One of our social events at The Connection

One of our social events at The Connection

We’ve come a long way with the “N” word…we’re making headway on the negative use of “gay” and “fag” and “homo” … we still have a long way to go with all the other ethnic and racial slurs we hear every day. It’s easy to use a word in a negative way to cast aspersions on a group if we don’t know anyone who belongs to that group but when we put a face with that word, it becomes personal. Before I knew people with special needs, I didn’t think about what it meant to use the “R” word but now that I know so many, I see a face when I hear that word … a child, an adult, a teenager, a parent, a brother, a sister…the faces of the people who would be hurt by the use of the word. Which makes my thoughtless use of the “R” word even worse.

I pledge not to use that word again…please join me in this pledge!

Nathan at NRG Dance Convention in Atlanta

Nathan at NRG Dance Convention in Atlanta

On Taking A Girl With Down Syndrome To The Prom

Every spring, I see posts and articles like this one, about a handsome quarterback who invites a girl with special needs to be his date to the prom. Messages threads on multiple postings of this story, and others like it, always share a common theme:

“This boy restores my faith in humanity.”
“A true hero. His parents must be so proud.”
“His parents raised him right.”
“What a kind and wonderful thing this boy did to give her a night she will never forget.”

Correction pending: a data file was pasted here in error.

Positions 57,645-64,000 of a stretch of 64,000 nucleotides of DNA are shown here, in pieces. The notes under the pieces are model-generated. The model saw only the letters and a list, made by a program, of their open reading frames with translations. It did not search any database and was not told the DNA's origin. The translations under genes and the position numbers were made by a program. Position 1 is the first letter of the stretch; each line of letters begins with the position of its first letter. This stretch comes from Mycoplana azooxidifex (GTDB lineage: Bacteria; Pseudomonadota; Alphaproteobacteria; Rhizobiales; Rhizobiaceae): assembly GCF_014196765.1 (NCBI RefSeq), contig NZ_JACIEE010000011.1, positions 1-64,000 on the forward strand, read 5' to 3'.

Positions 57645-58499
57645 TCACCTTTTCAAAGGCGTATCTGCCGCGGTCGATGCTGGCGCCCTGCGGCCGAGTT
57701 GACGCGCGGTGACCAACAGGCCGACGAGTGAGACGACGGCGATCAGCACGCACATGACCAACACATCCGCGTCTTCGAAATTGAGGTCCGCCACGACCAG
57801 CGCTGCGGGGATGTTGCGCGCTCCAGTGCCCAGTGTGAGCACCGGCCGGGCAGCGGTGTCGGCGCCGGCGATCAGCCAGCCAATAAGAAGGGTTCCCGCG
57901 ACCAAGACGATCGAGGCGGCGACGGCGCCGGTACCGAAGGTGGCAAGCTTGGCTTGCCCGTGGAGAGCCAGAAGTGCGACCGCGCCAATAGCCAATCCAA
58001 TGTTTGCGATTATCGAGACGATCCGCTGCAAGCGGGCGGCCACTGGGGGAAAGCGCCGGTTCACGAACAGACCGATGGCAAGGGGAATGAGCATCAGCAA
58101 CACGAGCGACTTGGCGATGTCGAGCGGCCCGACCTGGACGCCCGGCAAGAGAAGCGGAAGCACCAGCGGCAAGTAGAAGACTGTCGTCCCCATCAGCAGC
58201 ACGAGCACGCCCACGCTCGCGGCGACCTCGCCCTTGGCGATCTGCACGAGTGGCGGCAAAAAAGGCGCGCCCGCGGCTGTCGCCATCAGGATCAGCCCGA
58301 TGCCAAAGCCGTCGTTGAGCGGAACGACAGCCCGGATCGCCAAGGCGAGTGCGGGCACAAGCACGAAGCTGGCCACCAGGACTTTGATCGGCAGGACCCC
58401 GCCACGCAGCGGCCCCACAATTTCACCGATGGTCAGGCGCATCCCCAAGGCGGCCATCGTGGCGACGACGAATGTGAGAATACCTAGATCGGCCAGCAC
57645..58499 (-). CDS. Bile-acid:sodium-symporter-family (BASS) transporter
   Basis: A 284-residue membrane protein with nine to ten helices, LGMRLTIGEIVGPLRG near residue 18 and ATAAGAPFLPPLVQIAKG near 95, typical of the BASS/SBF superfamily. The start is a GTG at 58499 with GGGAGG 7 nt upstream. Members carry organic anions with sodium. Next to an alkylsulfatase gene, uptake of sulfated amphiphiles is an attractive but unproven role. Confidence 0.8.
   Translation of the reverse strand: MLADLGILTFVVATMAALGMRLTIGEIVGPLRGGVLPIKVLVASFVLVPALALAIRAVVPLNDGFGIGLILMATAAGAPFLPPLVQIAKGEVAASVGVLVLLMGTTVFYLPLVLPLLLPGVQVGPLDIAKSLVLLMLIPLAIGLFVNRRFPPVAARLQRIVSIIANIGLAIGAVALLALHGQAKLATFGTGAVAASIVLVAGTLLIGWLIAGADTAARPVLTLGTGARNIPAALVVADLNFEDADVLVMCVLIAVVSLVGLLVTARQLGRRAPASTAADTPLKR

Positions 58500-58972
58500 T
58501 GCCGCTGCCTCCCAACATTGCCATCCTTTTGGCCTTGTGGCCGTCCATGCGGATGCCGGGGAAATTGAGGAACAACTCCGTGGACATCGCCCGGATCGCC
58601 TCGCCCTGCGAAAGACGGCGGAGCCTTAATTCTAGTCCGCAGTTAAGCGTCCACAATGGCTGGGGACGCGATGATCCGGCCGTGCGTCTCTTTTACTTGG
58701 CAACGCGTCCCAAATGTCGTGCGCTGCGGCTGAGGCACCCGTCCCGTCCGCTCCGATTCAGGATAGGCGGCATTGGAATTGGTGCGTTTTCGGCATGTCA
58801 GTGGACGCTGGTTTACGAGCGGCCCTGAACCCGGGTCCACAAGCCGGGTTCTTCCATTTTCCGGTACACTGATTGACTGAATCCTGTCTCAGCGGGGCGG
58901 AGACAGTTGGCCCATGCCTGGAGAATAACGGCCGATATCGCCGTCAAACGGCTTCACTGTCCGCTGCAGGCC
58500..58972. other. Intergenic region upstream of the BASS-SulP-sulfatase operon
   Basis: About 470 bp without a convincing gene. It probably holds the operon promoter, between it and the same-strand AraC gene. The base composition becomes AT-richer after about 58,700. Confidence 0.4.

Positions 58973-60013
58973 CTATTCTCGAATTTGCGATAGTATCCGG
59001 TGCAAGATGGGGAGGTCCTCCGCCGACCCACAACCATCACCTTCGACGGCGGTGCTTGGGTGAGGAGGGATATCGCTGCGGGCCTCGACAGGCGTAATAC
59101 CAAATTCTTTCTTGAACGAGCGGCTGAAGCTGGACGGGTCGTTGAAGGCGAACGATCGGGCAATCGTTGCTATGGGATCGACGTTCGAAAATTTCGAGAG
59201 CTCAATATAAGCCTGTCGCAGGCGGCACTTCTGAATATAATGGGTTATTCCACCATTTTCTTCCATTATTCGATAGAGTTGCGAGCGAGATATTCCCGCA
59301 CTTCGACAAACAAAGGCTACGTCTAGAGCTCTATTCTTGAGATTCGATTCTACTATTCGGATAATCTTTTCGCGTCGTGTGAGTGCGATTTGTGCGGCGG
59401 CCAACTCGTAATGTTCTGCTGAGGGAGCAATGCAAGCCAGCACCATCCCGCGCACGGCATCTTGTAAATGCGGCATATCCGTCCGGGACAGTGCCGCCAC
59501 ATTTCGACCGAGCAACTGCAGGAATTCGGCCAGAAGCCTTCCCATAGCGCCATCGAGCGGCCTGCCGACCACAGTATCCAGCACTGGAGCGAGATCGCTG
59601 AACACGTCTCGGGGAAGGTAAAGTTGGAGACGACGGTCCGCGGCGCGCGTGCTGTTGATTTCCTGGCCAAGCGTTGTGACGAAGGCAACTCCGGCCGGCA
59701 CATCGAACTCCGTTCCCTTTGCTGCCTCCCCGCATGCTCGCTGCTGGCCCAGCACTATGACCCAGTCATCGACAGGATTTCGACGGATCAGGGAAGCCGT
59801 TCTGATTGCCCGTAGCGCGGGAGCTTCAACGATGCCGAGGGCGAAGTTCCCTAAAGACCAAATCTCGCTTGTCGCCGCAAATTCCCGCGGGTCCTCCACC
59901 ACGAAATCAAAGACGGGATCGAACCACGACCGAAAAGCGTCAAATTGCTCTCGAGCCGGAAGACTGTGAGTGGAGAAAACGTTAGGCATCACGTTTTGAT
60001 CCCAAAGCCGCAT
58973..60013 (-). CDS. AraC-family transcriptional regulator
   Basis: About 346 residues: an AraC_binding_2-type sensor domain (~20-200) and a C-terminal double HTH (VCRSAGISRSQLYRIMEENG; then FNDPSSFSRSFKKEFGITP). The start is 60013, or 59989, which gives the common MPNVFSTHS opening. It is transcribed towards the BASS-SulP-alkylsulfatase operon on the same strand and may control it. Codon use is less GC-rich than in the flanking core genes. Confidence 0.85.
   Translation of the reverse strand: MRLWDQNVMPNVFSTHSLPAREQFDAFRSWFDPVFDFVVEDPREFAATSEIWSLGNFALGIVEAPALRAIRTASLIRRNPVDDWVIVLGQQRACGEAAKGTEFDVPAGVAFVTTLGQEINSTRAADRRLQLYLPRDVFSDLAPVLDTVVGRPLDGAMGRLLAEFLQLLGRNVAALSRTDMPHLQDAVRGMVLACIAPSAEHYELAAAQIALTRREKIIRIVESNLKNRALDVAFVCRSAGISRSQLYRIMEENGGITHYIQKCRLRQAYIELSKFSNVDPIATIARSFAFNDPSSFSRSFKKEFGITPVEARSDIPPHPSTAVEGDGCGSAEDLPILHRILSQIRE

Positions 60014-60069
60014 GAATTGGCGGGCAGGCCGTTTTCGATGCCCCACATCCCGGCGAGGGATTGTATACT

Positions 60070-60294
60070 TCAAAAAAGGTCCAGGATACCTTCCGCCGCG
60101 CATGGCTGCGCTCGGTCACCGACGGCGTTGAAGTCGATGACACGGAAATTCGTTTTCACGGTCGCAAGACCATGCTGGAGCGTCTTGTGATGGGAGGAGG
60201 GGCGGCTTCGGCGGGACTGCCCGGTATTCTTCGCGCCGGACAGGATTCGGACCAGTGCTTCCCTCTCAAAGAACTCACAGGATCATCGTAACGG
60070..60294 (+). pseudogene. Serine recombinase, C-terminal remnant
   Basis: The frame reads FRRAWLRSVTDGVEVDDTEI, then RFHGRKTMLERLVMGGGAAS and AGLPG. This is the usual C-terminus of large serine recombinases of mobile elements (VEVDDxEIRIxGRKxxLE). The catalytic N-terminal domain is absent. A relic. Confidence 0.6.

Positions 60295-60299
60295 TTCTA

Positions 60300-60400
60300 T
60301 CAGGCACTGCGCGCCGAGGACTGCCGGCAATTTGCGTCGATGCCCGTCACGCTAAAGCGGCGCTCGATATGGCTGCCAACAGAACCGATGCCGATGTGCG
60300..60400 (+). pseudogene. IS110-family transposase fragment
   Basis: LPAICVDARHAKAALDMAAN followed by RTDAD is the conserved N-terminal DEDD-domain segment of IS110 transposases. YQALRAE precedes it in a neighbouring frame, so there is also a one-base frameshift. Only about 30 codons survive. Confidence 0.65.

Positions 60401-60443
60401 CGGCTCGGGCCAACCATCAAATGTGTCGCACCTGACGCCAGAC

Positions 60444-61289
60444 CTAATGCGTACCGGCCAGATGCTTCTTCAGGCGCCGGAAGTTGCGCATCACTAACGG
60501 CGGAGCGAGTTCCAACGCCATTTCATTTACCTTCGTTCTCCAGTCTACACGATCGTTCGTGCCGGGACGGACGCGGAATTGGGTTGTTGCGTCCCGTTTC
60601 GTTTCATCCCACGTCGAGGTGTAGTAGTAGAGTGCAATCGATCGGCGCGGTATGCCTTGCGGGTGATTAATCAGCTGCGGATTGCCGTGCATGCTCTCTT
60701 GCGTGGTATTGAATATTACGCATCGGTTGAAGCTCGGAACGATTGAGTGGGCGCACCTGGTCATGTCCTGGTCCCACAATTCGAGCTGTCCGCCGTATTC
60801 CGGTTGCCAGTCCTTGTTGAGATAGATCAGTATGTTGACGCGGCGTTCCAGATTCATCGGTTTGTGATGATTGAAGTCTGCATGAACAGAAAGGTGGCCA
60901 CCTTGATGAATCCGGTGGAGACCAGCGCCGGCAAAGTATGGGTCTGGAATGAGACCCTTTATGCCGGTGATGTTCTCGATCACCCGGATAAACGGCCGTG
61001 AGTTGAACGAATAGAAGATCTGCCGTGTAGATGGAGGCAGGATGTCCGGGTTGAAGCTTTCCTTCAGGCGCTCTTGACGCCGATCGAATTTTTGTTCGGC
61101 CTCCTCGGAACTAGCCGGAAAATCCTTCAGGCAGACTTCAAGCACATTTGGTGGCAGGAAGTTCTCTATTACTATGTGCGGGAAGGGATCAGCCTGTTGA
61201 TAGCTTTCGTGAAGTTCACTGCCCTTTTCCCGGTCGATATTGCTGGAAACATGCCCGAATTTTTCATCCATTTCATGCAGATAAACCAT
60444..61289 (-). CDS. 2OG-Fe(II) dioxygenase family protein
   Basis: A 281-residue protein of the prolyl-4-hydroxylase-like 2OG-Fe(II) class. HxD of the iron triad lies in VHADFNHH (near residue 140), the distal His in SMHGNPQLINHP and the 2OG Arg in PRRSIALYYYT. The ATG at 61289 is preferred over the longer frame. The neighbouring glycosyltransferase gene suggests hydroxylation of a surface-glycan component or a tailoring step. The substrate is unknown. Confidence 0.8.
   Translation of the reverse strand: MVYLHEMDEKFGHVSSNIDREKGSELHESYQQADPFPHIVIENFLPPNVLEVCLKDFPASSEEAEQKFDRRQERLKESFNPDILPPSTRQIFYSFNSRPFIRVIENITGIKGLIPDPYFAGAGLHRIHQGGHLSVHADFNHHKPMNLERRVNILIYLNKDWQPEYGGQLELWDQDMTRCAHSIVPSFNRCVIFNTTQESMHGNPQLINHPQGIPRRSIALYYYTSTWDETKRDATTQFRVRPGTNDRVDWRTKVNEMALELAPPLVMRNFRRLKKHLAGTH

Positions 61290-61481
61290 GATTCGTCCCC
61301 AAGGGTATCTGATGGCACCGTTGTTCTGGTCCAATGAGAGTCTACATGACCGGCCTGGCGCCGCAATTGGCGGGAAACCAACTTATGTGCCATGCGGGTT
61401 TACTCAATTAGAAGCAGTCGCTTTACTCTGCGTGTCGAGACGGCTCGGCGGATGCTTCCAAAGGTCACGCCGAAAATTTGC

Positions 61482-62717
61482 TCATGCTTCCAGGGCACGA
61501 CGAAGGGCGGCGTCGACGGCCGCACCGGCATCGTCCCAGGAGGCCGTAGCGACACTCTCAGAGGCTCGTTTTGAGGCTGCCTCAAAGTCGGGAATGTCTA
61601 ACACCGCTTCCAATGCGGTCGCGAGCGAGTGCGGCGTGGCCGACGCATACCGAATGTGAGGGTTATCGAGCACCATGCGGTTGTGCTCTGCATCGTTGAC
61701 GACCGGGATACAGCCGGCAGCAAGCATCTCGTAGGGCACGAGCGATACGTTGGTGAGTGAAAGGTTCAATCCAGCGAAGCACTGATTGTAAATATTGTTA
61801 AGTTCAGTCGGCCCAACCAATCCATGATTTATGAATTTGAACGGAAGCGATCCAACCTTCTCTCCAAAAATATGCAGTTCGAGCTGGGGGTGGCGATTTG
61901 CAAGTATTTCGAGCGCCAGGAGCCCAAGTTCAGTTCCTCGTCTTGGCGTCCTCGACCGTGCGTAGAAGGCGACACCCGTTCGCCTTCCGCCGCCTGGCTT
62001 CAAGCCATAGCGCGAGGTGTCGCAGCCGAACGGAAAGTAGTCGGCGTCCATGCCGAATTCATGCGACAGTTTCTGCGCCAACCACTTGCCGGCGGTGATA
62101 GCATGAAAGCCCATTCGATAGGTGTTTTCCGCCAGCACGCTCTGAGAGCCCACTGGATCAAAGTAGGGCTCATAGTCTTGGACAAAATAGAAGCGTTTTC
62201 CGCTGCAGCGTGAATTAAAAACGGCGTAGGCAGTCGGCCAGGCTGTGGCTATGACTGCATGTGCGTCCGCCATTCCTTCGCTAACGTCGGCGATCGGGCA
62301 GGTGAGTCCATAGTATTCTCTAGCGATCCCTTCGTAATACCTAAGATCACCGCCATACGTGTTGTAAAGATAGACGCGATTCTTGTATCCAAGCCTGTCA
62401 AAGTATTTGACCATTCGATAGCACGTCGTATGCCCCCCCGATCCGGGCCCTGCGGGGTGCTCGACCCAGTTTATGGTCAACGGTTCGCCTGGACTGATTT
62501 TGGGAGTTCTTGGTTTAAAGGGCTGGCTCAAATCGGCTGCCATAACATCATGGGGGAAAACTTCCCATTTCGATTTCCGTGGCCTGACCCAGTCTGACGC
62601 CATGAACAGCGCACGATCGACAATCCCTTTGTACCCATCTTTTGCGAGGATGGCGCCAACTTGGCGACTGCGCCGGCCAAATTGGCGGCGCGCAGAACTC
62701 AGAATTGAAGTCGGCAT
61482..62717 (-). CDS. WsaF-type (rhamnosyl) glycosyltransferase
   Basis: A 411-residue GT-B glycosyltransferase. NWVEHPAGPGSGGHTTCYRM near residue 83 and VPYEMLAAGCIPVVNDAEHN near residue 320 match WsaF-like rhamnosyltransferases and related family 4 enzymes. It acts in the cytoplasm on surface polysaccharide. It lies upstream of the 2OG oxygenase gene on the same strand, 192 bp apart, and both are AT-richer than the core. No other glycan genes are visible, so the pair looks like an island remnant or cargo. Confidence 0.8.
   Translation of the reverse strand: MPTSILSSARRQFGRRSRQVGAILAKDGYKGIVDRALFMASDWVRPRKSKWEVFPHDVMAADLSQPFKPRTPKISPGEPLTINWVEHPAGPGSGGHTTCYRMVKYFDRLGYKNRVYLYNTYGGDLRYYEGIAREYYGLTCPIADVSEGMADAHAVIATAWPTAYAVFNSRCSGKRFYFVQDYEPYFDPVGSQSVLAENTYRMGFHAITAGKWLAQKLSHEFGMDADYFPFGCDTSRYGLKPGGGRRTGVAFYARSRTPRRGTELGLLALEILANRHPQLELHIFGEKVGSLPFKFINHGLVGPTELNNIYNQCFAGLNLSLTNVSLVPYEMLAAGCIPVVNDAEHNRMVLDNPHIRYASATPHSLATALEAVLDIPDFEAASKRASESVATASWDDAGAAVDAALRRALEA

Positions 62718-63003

Yes, it is wonderful to see “typical” kids including kids with special needs in activities and it’s true that this boy…and the hundreds like him who ask someone with special needs to proms and homecomings…is clearly a kind and compassionate friend. This particular story isn’t just about the boy asking the girl on a date to a big event; it involves a friendship they have shared since fourth grade and the promise he made to her when they were ten-years-old that they would go to the prom together. So he gets multiple brownie points for being a man of his word. But I personally don’t think he’s a hero or that he extended an extraordinary act of kindness to a girl.

I think he’s a guy who wanted to ask a girl he likes and values to go to the prom with him. Period.

Why do we think he has done something heroic and selfless by asking his friend to share this right-of-passage, milestone moment with him? Why wouldn’t he want to ask someone who has been his friend for seven years to attend the big event? Maybe he asked her simply because he thought she would be the most fun date he could possibly have.

This boy might have been concerned that asking a “typical” girl to the prom – maybe the Homecoming Queen or a cheerleader – could mean that he’d spend the evening waiting on her to emerge from the bathroom, where she would spend most of the party gossiping with her friends. Or he might have worried that other potential dates would go to the dance, get totally wasted and puke all over his car and her expensive dress, which happens with alarming regularity at the high school parties in my community. Maybe he didn’t want to share his prom with a girl who would look at the other kids with judgement or critique the others girls’ dresses or hairdos. Why is it hard to believe that he chose to ask her – and she chose to say yes – because they like each other?

What if he asked her because he knew that she was the girl would treat the evening with the respect it deserves? What if he knew that she was the girl who would cherish the evening, say “yes” every time he asked her to dance and savor everything about being there with him? What if he knew that she was the girl who would make him feel like a prince if he treated her like a princess for one special evening?